Sequenom Inc. (SQNM) said its prenatal test for Down syndrome will be available in 20 U.S. cities today, two years after an earlier effort was delayed because employees mishandled research data.
The blood test is accurate in detecting Trisomy 21, the genetic chromosomal abnormality that most commonly causes Down syndrome, 99.1 percent of the time as early as 10 weeks into a pregnancy, the San Diego-based company said in a statement. The test, and others that will be able to identify genetic abnormalities early in pregnancies, will alter the debate over abortion, said Art Caplan, director of the center for bioethics at the University of Pennsylvania.
“For many people this test makes it morally, emotionally and psychologically easier to have an abortion,” Caplan said in an interview.
Caplan said future prenatal tests may be able to indicate if the fetus had biomarkers for Alzheimer’s disease, or breast cancer, or other diseases. Those tests will raise questions about what issues will trigger potential parents to choose an abortion. A survey published last month in the American Journal of Medical Genetics showed that only 4 percent of parents with Down Syndrome children regretted having them.
“Ethically, we are now starting to see the shift in the issue of what counts as a medical disorder, what’s significant enough to test for, what’s a genetic disability or just a difference,” he said. “Many in the Down syndrome community would say it’s just a difference.”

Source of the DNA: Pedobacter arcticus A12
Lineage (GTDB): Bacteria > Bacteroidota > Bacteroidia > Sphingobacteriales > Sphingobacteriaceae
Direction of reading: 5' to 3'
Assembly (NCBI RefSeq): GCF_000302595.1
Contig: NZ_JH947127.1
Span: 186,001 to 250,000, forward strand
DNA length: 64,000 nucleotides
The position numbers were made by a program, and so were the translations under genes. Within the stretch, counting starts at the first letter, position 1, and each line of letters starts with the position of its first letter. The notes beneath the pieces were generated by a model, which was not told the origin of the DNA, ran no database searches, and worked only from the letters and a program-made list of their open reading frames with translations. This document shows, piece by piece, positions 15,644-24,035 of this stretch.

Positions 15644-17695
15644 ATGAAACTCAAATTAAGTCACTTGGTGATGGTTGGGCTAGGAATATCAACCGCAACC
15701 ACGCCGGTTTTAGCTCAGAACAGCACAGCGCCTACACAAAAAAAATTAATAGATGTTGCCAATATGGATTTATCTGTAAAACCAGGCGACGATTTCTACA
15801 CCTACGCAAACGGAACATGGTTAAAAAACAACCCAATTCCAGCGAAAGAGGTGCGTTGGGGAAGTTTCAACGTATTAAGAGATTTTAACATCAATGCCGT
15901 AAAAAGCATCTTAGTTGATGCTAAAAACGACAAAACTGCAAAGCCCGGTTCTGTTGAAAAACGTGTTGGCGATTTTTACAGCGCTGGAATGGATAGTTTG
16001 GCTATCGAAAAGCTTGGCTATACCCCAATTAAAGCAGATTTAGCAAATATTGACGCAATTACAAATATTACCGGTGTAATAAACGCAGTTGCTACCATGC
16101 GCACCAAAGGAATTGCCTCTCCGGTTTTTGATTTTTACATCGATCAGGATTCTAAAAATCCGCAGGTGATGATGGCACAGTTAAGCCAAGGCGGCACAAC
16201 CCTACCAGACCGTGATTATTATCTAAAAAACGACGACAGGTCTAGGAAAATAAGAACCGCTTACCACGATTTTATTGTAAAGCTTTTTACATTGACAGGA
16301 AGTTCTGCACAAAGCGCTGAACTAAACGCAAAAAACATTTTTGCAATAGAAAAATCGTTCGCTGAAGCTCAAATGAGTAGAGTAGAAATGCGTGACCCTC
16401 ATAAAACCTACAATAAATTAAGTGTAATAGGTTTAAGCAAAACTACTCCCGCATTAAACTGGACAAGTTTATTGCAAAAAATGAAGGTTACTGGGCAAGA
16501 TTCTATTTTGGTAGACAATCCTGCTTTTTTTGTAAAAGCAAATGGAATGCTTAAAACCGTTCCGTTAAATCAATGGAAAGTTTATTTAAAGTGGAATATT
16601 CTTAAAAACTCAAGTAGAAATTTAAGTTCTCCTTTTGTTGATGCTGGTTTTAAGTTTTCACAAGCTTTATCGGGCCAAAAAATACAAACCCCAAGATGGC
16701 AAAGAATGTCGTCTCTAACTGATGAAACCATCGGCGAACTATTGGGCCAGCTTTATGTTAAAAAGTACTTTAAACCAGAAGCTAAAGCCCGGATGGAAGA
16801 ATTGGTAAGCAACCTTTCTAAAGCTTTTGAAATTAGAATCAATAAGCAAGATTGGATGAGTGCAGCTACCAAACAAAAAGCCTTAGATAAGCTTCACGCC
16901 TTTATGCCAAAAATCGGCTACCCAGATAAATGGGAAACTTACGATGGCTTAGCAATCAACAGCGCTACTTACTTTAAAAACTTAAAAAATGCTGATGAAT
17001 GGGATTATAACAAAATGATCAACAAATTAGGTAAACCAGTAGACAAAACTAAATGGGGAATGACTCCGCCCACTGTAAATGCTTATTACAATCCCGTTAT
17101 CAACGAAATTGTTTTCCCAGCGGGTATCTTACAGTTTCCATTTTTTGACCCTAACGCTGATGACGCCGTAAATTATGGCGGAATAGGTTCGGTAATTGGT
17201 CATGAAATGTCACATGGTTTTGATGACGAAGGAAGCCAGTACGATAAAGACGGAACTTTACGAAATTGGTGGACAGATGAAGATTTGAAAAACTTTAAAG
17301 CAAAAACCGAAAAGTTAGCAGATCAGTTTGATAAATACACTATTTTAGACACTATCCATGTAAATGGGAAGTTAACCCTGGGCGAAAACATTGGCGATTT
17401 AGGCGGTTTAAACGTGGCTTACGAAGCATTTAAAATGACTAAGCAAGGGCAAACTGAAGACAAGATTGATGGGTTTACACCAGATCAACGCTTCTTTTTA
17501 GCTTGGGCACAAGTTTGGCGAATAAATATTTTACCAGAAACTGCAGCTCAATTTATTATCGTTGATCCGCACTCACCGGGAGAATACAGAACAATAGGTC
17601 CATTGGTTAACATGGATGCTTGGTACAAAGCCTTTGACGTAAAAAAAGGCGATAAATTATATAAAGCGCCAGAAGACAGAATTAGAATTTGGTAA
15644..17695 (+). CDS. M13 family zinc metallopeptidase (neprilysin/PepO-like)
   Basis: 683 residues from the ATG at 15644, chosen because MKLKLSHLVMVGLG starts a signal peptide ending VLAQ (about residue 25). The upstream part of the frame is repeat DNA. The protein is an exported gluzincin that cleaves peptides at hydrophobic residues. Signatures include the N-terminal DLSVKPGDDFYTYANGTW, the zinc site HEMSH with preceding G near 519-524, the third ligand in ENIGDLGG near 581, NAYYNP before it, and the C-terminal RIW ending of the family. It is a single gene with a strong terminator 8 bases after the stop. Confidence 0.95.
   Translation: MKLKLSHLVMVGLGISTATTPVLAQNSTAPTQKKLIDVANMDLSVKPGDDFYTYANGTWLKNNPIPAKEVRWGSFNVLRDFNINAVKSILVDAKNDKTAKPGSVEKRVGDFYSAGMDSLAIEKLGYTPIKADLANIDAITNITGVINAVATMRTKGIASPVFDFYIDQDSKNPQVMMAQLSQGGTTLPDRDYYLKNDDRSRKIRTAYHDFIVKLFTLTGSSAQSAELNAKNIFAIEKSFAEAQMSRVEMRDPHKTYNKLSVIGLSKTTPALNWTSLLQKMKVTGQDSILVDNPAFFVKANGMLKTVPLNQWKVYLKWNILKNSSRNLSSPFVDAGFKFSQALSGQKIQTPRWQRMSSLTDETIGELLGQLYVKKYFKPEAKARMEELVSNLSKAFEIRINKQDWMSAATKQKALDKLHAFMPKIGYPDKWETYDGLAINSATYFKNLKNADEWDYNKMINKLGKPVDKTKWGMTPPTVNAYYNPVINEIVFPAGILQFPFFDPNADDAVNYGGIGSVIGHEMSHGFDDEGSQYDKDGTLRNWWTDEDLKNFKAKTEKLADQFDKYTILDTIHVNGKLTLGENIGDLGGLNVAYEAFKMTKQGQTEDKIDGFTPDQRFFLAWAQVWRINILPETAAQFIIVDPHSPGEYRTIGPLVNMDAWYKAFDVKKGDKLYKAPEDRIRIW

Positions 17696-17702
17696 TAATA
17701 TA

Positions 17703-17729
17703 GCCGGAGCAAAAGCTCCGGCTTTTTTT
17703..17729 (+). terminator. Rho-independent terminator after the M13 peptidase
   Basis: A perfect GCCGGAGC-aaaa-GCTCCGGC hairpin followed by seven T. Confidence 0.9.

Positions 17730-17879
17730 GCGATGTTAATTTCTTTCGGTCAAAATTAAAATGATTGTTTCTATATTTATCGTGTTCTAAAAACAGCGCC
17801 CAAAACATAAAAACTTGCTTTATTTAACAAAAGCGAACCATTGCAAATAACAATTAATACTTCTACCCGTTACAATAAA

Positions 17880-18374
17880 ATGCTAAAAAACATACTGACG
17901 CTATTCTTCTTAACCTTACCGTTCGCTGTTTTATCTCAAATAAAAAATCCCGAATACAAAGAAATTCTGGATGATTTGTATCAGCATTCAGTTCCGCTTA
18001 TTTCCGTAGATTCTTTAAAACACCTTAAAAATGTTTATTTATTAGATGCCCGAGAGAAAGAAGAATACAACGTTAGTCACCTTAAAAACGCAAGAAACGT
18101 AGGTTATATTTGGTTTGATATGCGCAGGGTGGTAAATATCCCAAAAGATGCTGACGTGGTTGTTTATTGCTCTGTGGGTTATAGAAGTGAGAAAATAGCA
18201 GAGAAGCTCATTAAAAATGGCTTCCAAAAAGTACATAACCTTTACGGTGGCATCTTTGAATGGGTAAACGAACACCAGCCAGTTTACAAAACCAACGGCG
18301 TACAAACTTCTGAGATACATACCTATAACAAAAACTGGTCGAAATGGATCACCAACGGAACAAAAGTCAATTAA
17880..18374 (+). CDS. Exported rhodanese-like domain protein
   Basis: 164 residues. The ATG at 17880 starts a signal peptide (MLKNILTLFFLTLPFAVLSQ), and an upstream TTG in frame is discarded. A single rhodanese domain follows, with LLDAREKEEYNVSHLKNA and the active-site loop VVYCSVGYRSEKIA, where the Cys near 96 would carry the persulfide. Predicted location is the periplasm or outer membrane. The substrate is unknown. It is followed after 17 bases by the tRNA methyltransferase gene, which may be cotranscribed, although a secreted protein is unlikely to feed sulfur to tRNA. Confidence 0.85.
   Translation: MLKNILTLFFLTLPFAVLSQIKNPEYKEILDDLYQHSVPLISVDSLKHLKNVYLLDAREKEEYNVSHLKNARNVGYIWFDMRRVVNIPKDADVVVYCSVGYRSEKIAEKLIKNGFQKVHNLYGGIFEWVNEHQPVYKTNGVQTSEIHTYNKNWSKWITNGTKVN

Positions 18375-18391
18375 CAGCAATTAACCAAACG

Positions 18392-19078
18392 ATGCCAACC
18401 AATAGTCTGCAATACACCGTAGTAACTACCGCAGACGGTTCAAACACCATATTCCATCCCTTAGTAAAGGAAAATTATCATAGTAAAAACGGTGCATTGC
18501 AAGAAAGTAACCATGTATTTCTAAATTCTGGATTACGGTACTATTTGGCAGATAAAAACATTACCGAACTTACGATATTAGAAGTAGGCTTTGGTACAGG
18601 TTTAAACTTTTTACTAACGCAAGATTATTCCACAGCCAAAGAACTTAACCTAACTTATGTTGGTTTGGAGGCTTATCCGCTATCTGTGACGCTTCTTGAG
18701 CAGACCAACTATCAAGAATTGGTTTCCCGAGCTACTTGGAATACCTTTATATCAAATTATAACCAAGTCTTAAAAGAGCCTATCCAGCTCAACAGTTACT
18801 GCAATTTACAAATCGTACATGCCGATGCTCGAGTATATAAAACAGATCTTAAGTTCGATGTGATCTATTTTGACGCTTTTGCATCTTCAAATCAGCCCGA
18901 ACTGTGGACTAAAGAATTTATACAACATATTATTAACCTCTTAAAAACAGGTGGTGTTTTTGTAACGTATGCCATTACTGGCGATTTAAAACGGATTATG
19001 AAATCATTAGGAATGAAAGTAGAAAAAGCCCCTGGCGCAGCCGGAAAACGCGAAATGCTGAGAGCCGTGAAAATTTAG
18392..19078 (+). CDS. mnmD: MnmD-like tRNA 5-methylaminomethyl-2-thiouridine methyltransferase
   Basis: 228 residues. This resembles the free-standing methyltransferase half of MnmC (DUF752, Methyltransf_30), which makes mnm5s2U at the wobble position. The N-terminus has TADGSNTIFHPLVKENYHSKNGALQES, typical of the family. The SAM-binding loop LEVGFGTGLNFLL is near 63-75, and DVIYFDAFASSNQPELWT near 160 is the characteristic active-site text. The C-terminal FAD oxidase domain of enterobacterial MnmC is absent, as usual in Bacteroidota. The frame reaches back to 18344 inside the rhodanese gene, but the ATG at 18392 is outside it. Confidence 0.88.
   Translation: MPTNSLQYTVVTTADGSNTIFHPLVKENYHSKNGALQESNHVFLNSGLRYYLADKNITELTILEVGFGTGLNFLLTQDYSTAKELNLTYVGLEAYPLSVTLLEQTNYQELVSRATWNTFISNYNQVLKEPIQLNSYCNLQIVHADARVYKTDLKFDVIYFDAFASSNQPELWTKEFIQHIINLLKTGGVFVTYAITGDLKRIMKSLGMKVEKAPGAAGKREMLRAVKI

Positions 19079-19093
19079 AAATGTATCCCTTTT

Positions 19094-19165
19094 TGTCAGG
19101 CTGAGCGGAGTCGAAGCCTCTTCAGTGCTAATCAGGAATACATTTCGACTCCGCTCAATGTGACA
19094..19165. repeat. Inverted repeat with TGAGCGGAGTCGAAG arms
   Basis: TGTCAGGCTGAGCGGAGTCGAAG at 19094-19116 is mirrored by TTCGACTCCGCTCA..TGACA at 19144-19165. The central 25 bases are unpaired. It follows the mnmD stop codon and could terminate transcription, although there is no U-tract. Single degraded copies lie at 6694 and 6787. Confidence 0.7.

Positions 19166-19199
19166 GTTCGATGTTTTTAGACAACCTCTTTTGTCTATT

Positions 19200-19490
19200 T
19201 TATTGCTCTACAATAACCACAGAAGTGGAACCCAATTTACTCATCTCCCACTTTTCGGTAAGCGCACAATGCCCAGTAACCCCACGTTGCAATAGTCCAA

from the New York Times:
“The number of American women who will have to grapple with this information prenatally will substantially increase,” said Dr. Brian G. Skotko of the Down syndrome program at Children’s Hospital Boston. His sister has Down syndrome, he said, and he pointed out that these tests could encourage more people to end their pregnancies, causing a decline in the numbers of people with the condition and leading to diminished support for them.
Sequenom’s test, called MaterniT21, would be ordered by doctors, not directly by consumers. All samples will be sent to Sequenom’s laboratory for analysis. The test is expected to cost about $1,900, about as much as amniocentesis.
The company said that privately insured women would have to pay $235 out of pocket, with the company assuming the risk of getting insurers to pay the rest. It is not clear how willing insurers will be to cover this test.